neljapäev, veebruar 05, 2009

palmisaarel - 4. osa

Nude beaches and regular beaches in Gran Canaria are ruled by their own, unspoken codes of conduct.

In the Zona Nudista, nakedness is normal. You are surprised to learn that all of those masses of similarly clothed people you pass on the street day after day also look homogenous without their bathing suits on, give or take stages of sun tan, extra pounds, and gray hairs.

When a clothed person walks by, they look hilarious in their baggy shorts, polo shirts, and caps. They also seem foreign and a bit rude. "Where is your nakedness?" The nude sun bathers glare. "What are you doing on our beach?!"

On the regular beach, it is the opposite. The sight of a topless sunbather draws similar stares. Couples look at each other, wondering whether or not the woman in question knows she has strayed from the Zona Nudista. No male dare remove his trunks on the regular beach, lest he be hauled away by the police for scaring little children. Here, it is the nudists who are unwelcome and suspicious.

The most interesting place is where the two beaches meet, the brackish water between the salty clothed bathers and the fresh-water nudists. Here the two tribes mix freely, quietly acknowledging that their borders are porous. In this No Man’s Land, bathers of both stripes tolerate the others’ differences.

I lay here in the golden dune sands oppressed by visions of the past. They swoop down on me like vultures, plucking at me. What are these sandstorms of feelings that harass me? Do they have names? Alienation? Vulnerability? I ask Epp, and she says that it's normal to feel vulnerable when thinking about one's past.

Our trip to recollect Epp’s bag from 1999 has dredged up the memories of a past that, on its face, seems more freewheeling and carefree. At the same time, some kind of melancholia lurks behind the nostalgic glow of not so distant history. It has been 10 years since Epp left the island. There are reasons for these things.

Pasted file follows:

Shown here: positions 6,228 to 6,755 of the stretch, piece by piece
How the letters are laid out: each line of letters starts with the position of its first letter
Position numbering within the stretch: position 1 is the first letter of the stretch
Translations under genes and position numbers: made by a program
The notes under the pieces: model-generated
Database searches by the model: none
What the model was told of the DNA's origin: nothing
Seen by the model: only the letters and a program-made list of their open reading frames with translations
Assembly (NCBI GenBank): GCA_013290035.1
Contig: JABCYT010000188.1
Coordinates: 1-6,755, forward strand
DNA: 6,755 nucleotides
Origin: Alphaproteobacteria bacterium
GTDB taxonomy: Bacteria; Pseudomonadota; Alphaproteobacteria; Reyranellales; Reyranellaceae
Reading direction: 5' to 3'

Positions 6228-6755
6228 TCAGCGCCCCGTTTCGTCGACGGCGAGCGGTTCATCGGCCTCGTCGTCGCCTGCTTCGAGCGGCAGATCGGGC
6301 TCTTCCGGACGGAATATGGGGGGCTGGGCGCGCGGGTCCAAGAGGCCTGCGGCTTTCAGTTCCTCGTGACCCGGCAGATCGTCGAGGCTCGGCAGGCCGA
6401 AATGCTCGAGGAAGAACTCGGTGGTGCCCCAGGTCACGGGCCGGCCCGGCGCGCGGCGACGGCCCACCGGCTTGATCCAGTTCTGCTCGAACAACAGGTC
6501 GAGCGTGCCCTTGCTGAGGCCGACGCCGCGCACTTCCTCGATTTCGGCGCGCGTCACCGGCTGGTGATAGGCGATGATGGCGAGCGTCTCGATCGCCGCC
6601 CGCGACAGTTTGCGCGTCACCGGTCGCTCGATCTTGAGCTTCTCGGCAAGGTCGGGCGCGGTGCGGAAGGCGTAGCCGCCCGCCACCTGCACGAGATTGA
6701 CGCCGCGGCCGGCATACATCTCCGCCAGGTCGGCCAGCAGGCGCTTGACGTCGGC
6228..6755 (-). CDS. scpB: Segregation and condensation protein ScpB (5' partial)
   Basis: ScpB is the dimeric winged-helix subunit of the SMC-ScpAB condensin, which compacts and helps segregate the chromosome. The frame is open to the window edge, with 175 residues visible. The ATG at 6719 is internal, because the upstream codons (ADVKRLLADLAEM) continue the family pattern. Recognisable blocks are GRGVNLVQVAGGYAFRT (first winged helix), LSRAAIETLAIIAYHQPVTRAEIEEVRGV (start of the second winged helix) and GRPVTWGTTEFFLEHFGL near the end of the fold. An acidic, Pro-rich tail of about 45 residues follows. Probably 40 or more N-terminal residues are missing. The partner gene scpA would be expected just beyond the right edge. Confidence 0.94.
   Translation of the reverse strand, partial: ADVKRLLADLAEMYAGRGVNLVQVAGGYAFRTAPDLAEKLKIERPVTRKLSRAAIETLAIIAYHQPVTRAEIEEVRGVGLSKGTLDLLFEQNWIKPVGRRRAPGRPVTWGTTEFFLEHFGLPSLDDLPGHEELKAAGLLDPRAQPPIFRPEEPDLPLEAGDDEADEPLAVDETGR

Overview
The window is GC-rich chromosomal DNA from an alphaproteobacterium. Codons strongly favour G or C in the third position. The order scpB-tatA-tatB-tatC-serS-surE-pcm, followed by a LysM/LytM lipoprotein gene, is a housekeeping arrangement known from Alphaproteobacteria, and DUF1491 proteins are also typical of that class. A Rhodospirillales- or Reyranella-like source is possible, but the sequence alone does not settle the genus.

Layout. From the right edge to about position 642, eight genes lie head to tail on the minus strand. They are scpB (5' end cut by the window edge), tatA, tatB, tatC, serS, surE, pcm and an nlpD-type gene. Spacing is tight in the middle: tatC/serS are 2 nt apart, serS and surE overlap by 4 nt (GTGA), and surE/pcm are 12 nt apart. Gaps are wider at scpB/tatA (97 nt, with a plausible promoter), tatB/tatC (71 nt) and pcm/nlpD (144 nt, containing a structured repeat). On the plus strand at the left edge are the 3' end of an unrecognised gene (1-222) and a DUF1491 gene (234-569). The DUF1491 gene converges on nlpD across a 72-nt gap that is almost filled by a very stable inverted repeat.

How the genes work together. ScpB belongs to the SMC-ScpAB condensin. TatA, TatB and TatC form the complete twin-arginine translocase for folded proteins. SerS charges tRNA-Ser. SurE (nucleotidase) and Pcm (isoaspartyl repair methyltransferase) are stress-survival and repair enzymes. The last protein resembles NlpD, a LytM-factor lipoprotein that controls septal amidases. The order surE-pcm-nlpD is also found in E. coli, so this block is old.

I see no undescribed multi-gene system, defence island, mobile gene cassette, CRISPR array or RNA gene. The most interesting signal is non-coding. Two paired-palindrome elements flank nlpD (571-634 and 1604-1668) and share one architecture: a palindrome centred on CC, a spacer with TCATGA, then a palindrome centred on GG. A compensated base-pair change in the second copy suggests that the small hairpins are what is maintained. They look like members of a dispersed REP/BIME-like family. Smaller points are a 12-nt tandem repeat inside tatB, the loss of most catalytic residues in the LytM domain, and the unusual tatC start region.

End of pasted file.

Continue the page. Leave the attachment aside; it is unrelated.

Part of the reason for this onset of Canarian blues is that Epp is such a good story teller. The characters – their names, faces, and situations -- come alive. People I have never met and will likely never meet become characters with whom it is easy to empathize. I can see the different sets and watch the actors block their scenes. The zestful yet absent minded young traveler. The sea captain turned supermercado padrone. The Estonian prophet. Many others. Why, it’s as if I am there, except I was not, nor am I.

Who are these people? What are their stories? If only we had Epp's journal, I could tell you more clearly. She tells me she can't recall one line of it. Such is the conundrum of our lost youth. If only Henry Miller were here to fill the rest in.

Last night, Vedelik indulged us one last time in his theories of the connection between the Estonian and Canarian peoples. “The Estonians worship Taara,“ he pointed out, “while the Guanche Canarian idol was called Tara.” Vedelik believes that Estonia is a juhtriik, like ancient Greece or Rome that all countries will eventually follow. “It would be better for Russia,” he argues, “if they readopt their lost Finno-Ugric languages and reconnect with their kin peoples in Suomi and Eesti.

"Forget about Ukraine," advises Vedelik. Once these latent Finno-Ugrics reconnect with their past, the cultural confusion that has driven their country through the preceeding neverending chaos will cease. At that moment, all will be one. Om.